Some of the previous experiments really highlighted the fact that trypsin, which is the most common protease that we use in measuring proteins in complex matrices using mass spectrometry, the digestion using trypsin is very variable from day-to- day, and it's not completely understood why that’s true.
The steps that are involved in trypsin digestion include denaturation of all of the proteins. So removing all of the protein structure and turning them into linear polypeptides as much as possible, reducing all of the disulfide bonds using something like dithiothreitol or another reagent and then alkylating the cysteines that are present in the sample, again using something like iodoacetamide, although there are other reagents that can be used.
This denaturation step allows trypsin to attack the proteins and cut it as completely as possible. Unfortunately, from day-to-day, something is variable about the denaturation process or about the protein digestion.
So one thing that our group really focused on was how can we try to control for that day-to-day variability and there has been some really important papers showing from laboratory to laboratory that we can do a really good job of quantifying peptides very precisely between laboratories. But the moment that we introduce trypsin and start to digest those samples in different laboratories, we get different results across laboratories. So we have day-to-day variability within laboratories and between laboratory variability, and our group was trying to focus on how to control for that variability.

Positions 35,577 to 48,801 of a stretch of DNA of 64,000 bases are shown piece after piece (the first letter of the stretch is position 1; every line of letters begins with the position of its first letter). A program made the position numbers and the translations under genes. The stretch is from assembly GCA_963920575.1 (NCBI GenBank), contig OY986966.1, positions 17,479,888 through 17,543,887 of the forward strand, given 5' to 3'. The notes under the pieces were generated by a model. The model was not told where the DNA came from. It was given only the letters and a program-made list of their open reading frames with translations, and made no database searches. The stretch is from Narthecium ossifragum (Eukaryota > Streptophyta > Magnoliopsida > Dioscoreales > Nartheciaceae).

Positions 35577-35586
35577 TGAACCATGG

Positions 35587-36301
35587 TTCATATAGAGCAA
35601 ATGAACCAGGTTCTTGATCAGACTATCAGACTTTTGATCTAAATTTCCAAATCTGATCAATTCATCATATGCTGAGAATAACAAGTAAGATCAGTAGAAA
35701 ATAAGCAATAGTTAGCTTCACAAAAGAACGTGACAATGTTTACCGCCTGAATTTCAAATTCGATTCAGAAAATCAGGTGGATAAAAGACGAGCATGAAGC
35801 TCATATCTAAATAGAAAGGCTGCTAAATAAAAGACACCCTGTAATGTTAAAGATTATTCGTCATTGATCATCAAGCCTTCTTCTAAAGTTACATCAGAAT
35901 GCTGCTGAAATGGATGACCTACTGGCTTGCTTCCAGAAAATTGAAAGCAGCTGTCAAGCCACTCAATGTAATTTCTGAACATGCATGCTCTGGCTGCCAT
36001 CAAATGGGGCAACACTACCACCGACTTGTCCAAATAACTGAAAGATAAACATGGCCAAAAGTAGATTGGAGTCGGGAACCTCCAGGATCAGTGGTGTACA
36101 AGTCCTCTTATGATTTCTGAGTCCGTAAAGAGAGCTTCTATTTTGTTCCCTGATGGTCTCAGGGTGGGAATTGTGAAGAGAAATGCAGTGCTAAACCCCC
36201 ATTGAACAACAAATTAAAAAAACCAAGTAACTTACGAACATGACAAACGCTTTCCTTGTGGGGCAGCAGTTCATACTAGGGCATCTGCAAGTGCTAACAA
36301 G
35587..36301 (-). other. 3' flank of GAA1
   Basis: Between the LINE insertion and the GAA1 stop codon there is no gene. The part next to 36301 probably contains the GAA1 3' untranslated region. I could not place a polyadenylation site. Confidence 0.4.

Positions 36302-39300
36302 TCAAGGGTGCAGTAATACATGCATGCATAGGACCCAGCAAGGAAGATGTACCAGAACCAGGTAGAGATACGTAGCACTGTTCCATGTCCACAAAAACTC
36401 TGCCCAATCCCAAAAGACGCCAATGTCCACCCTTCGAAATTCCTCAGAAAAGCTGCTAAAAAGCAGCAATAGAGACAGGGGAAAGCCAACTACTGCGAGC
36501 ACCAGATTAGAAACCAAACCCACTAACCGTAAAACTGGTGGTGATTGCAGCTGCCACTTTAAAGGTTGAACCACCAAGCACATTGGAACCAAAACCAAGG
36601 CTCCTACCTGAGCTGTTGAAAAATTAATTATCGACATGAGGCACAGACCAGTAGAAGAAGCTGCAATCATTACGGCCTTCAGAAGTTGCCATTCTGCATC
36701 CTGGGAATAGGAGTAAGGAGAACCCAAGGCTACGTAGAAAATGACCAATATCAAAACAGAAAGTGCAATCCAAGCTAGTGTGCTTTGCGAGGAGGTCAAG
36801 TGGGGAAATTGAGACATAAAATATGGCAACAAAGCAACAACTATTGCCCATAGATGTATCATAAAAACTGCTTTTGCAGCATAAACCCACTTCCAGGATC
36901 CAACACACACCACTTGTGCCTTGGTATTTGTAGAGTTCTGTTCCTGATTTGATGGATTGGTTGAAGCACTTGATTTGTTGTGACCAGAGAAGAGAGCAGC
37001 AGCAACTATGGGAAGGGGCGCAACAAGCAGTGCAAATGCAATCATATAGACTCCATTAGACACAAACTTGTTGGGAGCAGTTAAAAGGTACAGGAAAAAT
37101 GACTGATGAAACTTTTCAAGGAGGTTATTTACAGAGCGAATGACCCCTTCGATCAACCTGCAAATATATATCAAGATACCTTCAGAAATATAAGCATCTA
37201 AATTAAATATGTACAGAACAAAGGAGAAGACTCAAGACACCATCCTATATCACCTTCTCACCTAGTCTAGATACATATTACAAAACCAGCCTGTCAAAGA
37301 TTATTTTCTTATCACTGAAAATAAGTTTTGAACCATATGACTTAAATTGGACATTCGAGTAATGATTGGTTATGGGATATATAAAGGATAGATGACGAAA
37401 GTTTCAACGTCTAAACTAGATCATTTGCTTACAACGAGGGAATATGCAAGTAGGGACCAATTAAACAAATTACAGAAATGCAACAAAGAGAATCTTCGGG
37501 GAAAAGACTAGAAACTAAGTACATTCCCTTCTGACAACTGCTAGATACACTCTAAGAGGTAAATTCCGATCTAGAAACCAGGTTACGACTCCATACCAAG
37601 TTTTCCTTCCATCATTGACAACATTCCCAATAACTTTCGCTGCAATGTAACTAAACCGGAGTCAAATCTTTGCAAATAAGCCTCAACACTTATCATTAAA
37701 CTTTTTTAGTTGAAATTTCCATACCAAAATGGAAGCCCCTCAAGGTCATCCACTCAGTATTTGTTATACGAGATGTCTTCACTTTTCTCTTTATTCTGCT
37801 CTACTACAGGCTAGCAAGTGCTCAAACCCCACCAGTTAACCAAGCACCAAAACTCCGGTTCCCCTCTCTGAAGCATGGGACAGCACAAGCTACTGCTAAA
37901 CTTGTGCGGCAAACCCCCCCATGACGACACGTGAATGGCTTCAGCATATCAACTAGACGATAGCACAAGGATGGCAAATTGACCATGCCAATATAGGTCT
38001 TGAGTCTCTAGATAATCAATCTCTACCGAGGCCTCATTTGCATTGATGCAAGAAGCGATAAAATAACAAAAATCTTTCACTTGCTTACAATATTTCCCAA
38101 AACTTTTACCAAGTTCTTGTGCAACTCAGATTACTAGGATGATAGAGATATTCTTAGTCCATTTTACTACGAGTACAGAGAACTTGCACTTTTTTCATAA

And what we did was try to identify a denaturation protocol that was as robust as possible, and we found one using trifluoroethanol, which was a method that had been previously presented at a conference years ago. In addition, we included a single calibrator, which was a native human serum sample that had properly folded proteins, so that those proteins would behave in a denaturation and trypsin digestion steps as close as possible to the patient samples that we were analyzing at the same time.
And it turned out that using that as the calibrator the native proteins rather than purified protein spiked into an appropriate matrix was much better at controlling for the day-to-day variability. Those proteins behaved much more like the proteins that we have naturally in our serum or plasma than purified standards could do.